Operation Warp Speed chief advisor Dr Moncef Slaoui.
Slaoui said that means, if authorized, the vaccine could be rolled out the next day.
Slaoui's comments follow the announcement on Friday that Pfizer and its partner, BioNTech, have asked the Food and Drug Administration to grant an emergency use authorization for its COVID-19 vaccine - which has been found to be 95% effective.
The vaccine will first be made available to front-line healthcare workers and emergency responders, then to at-risk groups, like the elderly.
About 70 per cent of the population needs to be immunised to achieve herd immunity, a goal the country could reach by May, he said.
Testing shortages still plague many parts of the country with most pharmacies offering COVID-19 tests in suburban Chicago were fully booked ahead of Thanksgiving and long lines at state drive-through testing facilities. A Gallup poll from Tuesday showed that 58 percent of Americans said they would get a coronavirus vaccine and 42 percent said they wouldn't.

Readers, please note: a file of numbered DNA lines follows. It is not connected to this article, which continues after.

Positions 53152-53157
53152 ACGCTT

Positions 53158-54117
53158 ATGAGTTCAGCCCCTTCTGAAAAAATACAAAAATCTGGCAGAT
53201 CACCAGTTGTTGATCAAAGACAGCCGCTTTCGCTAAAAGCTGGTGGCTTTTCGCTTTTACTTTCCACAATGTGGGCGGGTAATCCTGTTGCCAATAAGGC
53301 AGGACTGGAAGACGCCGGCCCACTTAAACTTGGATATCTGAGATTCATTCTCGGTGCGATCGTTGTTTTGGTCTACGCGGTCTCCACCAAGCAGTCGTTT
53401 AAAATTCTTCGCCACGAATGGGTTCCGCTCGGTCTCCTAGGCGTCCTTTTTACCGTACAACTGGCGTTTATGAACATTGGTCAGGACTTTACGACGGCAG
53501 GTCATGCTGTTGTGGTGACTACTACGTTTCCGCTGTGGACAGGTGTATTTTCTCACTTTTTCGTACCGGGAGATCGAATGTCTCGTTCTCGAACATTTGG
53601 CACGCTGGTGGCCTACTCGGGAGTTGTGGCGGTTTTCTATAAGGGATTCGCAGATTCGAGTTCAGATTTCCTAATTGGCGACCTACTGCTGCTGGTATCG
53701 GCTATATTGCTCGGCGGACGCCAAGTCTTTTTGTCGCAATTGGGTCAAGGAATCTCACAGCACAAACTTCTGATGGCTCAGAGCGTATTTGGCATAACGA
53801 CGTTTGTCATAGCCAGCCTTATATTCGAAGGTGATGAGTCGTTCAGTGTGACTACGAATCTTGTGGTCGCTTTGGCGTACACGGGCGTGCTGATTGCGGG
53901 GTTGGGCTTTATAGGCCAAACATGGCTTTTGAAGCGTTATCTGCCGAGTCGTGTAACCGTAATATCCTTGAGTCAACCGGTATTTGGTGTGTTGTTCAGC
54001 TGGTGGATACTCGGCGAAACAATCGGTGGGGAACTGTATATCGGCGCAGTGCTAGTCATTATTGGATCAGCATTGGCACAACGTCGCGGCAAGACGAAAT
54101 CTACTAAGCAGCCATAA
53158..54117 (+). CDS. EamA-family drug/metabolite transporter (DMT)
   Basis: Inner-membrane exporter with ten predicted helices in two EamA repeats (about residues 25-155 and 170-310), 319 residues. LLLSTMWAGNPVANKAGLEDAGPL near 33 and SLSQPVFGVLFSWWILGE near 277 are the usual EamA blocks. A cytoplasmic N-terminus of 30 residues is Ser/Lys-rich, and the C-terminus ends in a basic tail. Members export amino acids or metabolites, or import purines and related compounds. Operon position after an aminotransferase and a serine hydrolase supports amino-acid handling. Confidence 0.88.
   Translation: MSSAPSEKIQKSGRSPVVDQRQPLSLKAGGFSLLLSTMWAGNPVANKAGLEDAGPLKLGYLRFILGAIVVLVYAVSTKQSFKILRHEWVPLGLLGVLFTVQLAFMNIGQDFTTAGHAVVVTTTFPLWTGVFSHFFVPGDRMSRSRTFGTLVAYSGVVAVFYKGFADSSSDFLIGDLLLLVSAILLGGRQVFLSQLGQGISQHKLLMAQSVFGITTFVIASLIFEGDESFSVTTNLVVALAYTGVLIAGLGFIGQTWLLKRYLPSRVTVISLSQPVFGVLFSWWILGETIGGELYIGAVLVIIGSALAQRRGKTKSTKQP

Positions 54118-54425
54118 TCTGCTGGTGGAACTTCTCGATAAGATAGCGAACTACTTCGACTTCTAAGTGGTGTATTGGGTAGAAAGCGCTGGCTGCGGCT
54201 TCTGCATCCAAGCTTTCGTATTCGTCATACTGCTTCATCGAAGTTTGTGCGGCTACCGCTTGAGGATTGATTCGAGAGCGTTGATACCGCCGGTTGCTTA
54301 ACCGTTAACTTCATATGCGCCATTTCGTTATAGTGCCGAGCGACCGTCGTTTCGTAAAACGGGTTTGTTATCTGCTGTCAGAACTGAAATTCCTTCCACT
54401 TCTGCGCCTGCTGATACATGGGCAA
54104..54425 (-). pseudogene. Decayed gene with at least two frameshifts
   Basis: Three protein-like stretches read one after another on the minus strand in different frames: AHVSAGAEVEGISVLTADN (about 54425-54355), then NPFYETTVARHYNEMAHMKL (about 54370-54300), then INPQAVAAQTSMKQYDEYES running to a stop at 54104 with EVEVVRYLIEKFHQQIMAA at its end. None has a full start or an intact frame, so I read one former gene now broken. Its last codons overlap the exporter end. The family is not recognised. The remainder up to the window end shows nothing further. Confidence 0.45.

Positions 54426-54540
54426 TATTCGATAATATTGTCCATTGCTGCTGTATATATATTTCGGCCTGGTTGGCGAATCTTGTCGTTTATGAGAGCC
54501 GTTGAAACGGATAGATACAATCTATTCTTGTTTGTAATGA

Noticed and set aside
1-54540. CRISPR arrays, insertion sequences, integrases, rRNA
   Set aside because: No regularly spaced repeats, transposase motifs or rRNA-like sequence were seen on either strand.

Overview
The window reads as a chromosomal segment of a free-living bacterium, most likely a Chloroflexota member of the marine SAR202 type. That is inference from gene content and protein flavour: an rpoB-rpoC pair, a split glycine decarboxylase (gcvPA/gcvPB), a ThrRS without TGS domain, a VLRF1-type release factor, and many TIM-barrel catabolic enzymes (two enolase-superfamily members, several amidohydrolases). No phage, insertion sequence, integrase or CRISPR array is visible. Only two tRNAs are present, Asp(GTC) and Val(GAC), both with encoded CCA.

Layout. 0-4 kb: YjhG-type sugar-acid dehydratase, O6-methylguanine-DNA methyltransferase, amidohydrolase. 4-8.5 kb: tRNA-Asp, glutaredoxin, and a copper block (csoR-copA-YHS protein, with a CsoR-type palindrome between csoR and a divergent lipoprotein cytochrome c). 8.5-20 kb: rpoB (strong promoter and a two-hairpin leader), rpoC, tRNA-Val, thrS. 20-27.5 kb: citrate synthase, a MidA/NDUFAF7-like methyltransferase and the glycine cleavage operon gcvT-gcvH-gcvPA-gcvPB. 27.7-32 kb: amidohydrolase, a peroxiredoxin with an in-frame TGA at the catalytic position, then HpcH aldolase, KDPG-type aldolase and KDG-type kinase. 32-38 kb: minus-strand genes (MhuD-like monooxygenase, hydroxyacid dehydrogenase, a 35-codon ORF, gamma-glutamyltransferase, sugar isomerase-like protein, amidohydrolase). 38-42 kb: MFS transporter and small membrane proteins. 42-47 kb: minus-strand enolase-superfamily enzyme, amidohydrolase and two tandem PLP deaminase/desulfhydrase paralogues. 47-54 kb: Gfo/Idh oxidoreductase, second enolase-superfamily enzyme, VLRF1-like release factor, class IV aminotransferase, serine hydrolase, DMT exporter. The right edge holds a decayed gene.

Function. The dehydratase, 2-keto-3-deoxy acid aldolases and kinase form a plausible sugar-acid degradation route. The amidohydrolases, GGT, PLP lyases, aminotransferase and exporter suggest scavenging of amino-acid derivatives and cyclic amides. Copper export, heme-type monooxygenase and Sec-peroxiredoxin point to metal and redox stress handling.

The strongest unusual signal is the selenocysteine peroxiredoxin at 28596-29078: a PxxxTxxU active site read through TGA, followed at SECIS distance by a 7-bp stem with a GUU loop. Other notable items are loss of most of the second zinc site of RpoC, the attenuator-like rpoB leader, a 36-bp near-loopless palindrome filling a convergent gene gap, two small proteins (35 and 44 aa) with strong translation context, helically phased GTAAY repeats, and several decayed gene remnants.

Mr Biden warned last week that "more people will die if we don't coordinate".
On 11 August, Russia became the first country in the world to register a coronavirus vaccine, dubbed Sputnik V. The vaccine, which is based on a human adenoviral vector platform, was developed by the Gamaleya Research Institute of Epidemiology and Microbiology and is now completing phase 3 clinical trials. Some experts suggest the data may have been rushed out in an effort to keep up with the worldwide race for a successful coronavirus vaccine.
The number of USA coronavirus cases has surpassed 12 million and rose by more than 1 million cases in less than a week for the first time.